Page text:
Slightly over 2 years ago, Mr Kwek and I were married. Eschewing the regular route of renting a gown from a bridal studio (which would have cost me at least $1000, and I would be sharing the gown several other people), or getting my gown done by a wedding gown designer (which would have cost me at least $3000), I got my gown done by a dressmaker which cost me a grand total of $500. That was the perfect route for me as I knew what I wanted the gown to look like (simple circle skirt, no bling, good quality lace and no tube), which was impossible to find at the bridal studios and well, I'm a self-confessed cheapo and control-freak. Having a dressmaker make my gown meant that I shaved off a huge amount of costs and had control over everything- from the details of the design, to the material used. This was the result and I love it to bits.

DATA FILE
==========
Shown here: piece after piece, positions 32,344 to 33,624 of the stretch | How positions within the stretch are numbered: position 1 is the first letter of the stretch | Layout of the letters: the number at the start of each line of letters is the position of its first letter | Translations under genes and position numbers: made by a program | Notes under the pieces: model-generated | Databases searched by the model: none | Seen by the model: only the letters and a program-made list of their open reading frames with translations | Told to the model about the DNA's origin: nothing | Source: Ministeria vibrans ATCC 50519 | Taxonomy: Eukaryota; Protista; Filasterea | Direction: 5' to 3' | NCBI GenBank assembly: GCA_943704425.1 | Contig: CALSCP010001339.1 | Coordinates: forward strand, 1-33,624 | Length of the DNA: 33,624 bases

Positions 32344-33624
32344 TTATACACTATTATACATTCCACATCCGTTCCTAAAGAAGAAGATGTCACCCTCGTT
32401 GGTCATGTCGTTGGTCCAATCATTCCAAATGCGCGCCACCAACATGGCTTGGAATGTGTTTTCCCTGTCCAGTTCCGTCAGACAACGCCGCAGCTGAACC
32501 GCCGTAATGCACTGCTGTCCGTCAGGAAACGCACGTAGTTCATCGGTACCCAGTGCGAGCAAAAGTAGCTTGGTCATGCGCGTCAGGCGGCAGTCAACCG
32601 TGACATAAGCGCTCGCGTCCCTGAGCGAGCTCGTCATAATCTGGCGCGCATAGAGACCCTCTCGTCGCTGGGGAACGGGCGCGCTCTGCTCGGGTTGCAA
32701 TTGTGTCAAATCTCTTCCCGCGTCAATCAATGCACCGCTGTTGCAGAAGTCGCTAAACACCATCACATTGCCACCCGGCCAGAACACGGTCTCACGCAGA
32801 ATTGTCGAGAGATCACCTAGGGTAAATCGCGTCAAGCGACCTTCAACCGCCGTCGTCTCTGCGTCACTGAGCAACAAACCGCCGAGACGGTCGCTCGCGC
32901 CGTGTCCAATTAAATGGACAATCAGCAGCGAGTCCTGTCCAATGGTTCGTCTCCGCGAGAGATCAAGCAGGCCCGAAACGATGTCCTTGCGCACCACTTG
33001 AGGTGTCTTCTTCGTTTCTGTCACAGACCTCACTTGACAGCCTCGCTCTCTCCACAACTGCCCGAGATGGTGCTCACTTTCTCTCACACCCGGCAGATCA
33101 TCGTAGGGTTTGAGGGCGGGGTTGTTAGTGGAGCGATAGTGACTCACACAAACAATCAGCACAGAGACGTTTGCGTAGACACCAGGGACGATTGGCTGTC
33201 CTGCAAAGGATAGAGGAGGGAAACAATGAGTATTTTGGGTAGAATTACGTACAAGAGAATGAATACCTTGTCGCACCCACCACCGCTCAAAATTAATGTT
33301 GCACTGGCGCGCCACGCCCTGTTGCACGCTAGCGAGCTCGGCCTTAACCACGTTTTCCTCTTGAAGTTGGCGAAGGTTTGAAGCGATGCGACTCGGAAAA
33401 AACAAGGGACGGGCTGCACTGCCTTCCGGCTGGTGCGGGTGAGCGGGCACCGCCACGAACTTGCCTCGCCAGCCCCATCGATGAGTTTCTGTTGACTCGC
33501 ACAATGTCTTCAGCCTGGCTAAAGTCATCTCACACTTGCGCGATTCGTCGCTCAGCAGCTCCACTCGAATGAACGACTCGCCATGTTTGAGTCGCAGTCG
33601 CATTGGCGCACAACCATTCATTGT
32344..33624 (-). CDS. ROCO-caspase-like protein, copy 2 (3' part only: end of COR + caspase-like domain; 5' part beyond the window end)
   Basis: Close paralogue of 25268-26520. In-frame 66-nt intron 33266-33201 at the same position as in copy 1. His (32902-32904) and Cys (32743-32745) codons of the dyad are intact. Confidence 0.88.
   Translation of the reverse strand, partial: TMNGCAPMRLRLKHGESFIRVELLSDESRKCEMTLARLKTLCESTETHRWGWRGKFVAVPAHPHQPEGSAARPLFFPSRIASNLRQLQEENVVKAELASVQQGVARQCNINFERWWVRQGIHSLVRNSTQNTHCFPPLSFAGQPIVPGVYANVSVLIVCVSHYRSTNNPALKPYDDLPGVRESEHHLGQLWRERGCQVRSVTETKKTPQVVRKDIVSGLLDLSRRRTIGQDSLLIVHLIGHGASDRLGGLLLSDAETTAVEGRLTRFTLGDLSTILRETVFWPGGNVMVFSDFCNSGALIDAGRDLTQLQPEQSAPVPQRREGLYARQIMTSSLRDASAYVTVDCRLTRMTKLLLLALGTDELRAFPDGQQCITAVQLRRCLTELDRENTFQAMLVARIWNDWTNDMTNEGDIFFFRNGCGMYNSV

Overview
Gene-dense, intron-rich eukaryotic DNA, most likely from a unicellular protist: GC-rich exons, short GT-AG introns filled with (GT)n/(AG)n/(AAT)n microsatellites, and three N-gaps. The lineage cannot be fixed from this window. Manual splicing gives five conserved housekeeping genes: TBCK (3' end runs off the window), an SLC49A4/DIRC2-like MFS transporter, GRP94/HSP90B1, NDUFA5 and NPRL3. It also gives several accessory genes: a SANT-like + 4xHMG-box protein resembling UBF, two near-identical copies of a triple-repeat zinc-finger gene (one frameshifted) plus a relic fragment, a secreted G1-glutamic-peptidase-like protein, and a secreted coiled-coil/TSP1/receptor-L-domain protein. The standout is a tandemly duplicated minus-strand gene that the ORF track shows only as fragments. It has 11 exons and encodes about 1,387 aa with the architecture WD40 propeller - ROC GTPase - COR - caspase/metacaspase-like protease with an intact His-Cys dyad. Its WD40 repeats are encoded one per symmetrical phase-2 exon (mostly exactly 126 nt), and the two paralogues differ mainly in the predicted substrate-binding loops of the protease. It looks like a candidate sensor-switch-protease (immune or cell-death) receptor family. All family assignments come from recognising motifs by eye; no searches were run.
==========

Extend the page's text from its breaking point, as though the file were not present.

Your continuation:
|Couldn't really find a picture which showed the veil well|
I still had a significant amount of satin fabric left so at the beginning of this year, much of it went to creating the base of my sofa covers which you can read more about here.
And with the last bit of leftover satin from the gown, several youtube tutorials, months of procrastination, too many sewing short cuts and much struggling with tulle, my tutu skirt was born. Sew Happy!
While I am unlikely to wear my awesome wedding gown again any time soon, I get to wear a mini version from time to time.
|This picture does not do justice to the real poufiness of the skirt, but at least I look pretty here|
Looking back, getting my gown done by a dressmaker was probably one of the best wedding decisions I made :)
So how far can a wedding gown go? Pretty far, I'd say, with a little sewing skills.